A story on Patch.com says that a number of lawsuits have been filed against the Massachusetts pharmacy linked to a deadly meningitis outbreak.
The New England Compounding Center is the specialty pharmacy that produced a shipment of steroid commonly injected to relieve back pain, which was found to be tainted with a fungus.
Figures from the federal Centers for Disease Control and Prevention on Oct. 18 put the number of infected patients at 247 in 15 states, including 19 deaths. But CDC officials say as many as 14,000 people may have received the medication.
Barbe Puro was the first to file a lawsuit against NECC, on behalf of Minnesota patients who contracted meningitis as a result of the injections. Puro’s lawyers also seek class-action status to represent others affected by the contaminated steroids.
A federal lawsuit against the NECC was filed on behalf of Brenda Bansale of Michigan, who was diagnosed with fungal meningitis after being injected with the contaminated steroid. Lawyers in that case are seeking permission to consolidate all of the complaints against NECC into multi-district litigation.
Channel 13 News out of Florida reports that a 62-year-old woman from Marion County, Fla., has filed suit in Fifth Circuit Court.
Vlinda York, 62, went to the Marion Pain Management Center for two steroid injections in August, because she was suffering back pain from a car accident earlier this year. Then on Sept. 27, just days before the nationwide meningitis outbreak was confirmed, she spent more than a week in intensive care and is now being cared for by four doctors.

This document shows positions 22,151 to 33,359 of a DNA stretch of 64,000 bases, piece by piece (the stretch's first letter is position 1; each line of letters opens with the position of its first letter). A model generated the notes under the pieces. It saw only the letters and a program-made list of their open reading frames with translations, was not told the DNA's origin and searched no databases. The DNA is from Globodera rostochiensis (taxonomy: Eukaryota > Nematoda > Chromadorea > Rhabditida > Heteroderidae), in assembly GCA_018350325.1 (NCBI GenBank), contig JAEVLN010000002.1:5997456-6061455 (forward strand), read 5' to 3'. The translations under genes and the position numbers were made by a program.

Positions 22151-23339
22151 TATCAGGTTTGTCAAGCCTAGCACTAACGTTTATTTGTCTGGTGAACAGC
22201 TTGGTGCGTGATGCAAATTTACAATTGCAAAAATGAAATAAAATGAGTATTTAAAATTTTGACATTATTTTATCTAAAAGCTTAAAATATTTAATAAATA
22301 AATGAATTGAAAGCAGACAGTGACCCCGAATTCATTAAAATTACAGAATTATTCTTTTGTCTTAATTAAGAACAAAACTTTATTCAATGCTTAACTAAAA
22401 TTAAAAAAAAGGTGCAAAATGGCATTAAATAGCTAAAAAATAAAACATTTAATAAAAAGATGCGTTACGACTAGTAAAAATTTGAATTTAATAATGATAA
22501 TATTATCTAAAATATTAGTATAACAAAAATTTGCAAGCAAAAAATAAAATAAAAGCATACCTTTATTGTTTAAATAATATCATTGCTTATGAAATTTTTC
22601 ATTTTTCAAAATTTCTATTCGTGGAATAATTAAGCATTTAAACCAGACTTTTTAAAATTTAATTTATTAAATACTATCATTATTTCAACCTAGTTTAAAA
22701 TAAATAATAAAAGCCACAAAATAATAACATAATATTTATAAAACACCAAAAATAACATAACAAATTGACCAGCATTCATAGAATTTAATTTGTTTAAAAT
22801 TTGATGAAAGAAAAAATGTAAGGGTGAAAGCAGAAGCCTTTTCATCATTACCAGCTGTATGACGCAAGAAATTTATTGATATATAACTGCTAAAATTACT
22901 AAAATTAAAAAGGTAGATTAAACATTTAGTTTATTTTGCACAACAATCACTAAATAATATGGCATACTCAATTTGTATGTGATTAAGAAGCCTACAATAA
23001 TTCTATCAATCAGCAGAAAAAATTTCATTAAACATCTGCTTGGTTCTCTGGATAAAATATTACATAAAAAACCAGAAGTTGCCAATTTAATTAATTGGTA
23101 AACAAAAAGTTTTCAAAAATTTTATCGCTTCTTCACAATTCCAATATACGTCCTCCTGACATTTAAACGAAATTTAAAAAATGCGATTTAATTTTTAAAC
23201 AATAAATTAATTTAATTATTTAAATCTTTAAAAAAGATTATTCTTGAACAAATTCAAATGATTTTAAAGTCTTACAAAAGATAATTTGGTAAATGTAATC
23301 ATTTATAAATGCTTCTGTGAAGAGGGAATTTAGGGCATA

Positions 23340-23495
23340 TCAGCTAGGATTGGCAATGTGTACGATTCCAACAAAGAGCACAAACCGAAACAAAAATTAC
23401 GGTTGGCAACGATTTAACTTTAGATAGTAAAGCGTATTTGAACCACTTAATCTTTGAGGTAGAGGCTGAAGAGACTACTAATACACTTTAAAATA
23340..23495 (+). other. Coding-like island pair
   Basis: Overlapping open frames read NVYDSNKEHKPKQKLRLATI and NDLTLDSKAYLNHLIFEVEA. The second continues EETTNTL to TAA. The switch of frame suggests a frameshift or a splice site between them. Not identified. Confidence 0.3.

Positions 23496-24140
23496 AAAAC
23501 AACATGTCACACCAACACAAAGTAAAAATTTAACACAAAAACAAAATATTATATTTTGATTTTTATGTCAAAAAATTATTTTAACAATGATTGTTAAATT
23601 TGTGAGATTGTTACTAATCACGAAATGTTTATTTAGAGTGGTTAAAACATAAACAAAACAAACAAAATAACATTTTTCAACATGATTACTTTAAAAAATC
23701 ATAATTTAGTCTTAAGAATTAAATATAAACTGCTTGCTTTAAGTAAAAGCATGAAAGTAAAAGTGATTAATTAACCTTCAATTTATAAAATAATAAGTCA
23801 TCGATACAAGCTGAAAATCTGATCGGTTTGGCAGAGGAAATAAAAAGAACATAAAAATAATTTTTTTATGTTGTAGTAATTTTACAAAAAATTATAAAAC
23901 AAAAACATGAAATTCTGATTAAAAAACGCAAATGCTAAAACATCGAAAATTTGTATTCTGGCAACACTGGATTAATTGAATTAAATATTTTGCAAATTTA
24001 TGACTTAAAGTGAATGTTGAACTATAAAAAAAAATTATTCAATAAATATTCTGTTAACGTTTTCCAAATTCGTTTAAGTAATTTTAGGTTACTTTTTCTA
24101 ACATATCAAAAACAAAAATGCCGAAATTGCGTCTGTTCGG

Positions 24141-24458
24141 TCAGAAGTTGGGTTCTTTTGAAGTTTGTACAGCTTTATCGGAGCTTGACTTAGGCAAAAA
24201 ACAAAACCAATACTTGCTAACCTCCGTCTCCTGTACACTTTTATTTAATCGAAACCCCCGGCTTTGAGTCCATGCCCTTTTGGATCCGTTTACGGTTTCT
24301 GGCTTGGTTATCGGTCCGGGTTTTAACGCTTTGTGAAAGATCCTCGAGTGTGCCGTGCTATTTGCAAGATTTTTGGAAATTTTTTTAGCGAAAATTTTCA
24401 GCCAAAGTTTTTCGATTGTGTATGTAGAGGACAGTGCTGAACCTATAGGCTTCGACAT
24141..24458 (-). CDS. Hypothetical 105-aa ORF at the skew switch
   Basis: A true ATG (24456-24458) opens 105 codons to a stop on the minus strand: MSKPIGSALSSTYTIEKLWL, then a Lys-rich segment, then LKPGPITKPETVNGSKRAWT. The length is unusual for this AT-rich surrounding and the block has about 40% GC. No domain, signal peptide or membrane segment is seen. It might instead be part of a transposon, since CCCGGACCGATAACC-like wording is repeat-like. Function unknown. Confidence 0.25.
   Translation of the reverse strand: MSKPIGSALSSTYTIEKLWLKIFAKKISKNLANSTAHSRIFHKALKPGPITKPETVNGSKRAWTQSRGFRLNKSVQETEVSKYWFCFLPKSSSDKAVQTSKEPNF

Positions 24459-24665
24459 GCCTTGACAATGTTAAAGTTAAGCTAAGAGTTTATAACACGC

The report quotes York’s lawyer as saying: “She can’t eat, she says everything she eats she throws up, she’s on pain medication, she’s lost weight, she’s very weak.”
Two New Jersey residents have also filed suit against NECC. Although neither Jennifer Marko nor Brian Pennington yet have a confirmed case of meningitis, both have suffered symptoms consistent with meningitis after receiving the injections.
Tennessee resident Colette Rybinski’s husband, Thomas, was the first outbreak victim and died on Sept. 29. She’s asking for $15 million in damages.
And Tennesseeans Robert and Janet Russell of Tennessee are seeking $15 million for Mrs. Russell’s stroke, disfigurement, and permanent disability.
In addition, two Virginia residents have filed suit after being sickened by the tainted medication. Mary Radford, 71, is seeking $10 million; and Basil Proffitt, 80, of Salem is seeking $5 million.
Lopez McHugh is investigating cases related to this outbreak. If you or a loved one had an injection and were diagnosed with meningitis, you should consult with a Lopez McHugh lawyer for a free consultation.
See the Patch.com story here:
See the Channel 13 story here: